In early November, a judge granted a temporary restraining order against parts of a voter-approved California ballot initiative. The measure’s opponents argue its implementation would significantly curtail the constitutionally protected speech of registered sex offenders in that state.
Proposition 35, or the Californians Against Sexual Exploitation (CASE) Act, appeared on California’s Nov. 6 general election ballot and was overwhelmingly approved by 81 percent of the vote. Billed as an anti-human trafficking measure, Proposition 35 calls for registered sex offenders to disclose to law enforcement all of their Internet service providers and online identifiers, including email addresses, usernames, screen names, etc. Registrants must also report any changes or additions to this information within 24 hours or face potential imprisonment.
The day after Proposition 35 passed, the American Civil Liberties Union of Northern California (ACLU) and the Electronic Frontier Foundation (EFF) filed a class action suit on behalf of more than 73,000 individuals subject to the new law. They argue that Proposition 35 is overbroad in violation of plaintiffs’ and class members’ First Amendment rights, as it “require[s] registrants to provide information about online activities that have no possible relationship to criminality, such as the screen names they use to post comments about articles on a newspaper’s website or names that they use to access political discussion groups.”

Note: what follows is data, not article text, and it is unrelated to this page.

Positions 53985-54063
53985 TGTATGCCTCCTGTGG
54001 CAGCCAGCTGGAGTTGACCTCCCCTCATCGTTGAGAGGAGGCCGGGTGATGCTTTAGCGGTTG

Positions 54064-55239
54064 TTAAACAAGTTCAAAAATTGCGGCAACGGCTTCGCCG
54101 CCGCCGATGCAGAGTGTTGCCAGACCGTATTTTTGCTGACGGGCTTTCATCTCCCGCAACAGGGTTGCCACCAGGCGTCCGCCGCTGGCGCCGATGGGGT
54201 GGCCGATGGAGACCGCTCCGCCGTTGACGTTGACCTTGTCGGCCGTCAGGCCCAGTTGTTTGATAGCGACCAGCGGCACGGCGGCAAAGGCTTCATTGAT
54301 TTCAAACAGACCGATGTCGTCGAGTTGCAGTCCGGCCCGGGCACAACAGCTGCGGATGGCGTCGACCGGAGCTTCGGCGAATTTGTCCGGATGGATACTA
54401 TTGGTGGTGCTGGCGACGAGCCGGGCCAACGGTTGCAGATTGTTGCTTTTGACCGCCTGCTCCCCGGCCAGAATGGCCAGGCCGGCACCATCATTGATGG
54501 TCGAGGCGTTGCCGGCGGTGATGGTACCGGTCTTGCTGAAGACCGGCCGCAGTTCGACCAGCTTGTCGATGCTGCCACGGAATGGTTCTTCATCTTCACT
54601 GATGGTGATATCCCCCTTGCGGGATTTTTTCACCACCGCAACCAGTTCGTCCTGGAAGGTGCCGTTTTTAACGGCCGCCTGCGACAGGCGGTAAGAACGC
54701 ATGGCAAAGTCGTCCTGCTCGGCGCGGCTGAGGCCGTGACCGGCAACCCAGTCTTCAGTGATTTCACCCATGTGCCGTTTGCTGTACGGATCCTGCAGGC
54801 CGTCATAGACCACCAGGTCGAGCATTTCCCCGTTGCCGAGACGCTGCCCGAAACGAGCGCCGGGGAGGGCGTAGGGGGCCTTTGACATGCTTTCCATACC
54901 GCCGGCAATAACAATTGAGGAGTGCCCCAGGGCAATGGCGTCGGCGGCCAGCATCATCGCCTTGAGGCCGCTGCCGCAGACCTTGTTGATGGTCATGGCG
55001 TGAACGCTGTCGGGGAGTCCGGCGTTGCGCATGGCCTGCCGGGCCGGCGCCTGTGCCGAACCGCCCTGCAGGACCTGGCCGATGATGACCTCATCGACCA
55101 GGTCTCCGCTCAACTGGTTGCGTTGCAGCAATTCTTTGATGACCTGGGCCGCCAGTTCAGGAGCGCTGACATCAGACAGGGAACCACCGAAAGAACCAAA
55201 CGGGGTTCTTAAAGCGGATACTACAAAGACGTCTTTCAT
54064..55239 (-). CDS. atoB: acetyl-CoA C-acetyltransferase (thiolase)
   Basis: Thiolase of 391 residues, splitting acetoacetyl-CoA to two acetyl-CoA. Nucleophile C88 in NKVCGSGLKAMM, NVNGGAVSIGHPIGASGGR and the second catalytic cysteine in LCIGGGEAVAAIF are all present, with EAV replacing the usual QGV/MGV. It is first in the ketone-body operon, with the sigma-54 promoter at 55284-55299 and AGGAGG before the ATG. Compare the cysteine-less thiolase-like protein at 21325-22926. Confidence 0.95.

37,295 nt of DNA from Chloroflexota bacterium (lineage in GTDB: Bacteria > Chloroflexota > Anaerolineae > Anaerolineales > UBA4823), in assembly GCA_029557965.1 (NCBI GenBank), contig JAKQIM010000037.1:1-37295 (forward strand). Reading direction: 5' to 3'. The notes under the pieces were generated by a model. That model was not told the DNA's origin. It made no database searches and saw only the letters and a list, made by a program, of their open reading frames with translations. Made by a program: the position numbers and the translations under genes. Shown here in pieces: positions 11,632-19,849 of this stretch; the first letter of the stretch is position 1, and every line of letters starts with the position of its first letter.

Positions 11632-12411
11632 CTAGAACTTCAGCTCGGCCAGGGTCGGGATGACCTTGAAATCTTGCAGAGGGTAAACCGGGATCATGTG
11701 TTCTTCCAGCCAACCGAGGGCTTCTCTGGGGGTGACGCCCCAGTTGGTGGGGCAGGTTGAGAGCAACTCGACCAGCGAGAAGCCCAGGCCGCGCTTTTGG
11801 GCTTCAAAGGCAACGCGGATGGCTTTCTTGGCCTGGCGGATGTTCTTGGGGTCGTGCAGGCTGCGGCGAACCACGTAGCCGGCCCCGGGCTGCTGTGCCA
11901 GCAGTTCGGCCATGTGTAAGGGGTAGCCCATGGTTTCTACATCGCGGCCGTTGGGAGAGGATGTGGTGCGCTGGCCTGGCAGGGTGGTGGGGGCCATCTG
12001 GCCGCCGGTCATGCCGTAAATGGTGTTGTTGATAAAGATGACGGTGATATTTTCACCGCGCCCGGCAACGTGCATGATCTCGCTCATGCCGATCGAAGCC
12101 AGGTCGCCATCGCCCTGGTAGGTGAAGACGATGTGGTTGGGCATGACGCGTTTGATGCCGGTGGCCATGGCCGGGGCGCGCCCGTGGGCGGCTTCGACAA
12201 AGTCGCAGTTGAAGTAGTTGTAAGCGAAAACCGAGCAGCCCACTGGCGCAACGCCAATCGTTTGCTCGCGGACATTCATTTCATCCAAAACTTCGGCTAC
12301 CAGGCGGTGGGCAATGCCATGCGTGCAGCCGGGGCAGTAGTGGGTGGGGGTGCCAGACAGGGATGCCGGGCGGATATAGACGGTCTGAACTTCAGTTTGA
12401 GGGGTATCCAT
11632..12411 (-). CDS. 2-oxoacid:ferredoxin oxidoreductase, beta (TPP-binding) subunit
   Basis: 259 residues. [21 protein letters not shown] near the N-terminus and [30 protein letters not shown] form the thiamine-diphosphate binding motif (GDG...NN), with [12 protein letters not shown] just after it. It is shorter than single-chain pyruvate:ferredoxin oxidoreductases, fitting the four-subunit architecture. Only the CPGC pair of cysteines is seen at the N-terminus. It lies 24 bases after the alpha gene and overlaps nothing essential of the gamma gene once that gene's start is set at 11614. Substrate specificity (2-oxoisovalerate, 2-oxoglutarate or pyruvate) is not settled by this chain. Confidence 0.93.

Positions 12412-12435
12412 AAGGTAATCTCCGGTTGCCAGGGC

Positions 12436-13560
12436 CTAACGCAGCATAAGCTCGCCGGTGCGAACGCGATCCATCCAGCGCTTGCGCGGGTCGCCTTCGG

Later that same day, Federal District Court Judge Thelton Henderson issued a temporary restraining order blocking the measure from taking effect, citing “serious questions” of constitutional rights needing further consideration.
Indeed, there is a pretty good argument that Proposition 35, in its current form, effectively unmasks an entire class of individuals – completely stripping them of their ability (and right) to speak anonymously online. The chilling effect this would have on candid expression is obvious and, the EFF argues, unacceptable.
“Requiring people to give up their right to speak freely and anonymously about civic matters is unconstitutional, and restrictions like this damage robust discussion and debate on important and controversial topics,” says Hanni Fakhoury, a staff attorney for the EFF. “When the government starts gathering online profiles for one class of people, we all need to worry about the precedent it sets.”
However – and perhaps unsurprisingly – Fakhoury’s view is not universally supported. In fact, according to Daphne Phung, executive director of California Against Slavery, the legal challenge to Proposition 35 is “really an attack on the very idea that protecting our children is more important than the sex offender’s ability to exploit people.”
The problem with this line of argument is that it conflates the question of whether human trafficking should be stopped with the question of whether this method would be successful in helping to stop human trafficking.
“Stopping human trafficking is a worthy goal, but this portion of Prop 35 won’t get us there,” says ACLU attorney Michael Rishner. “This law simply sweeps much too broadly, because it includes all 73,000 people who are required to register here in California.”
Risher maintains that restrictions on sex offenders’ rights should be considered and imposed on a case-by-case basis. This would ideally take into account both an offender’s criminal history and likelihood to re-offend using the Internet.
On Nov. 20, Judge Henderson granted a continuance of the scheduled hearing until Dec. 17, where the attorney general of California will have a chance to defend the law.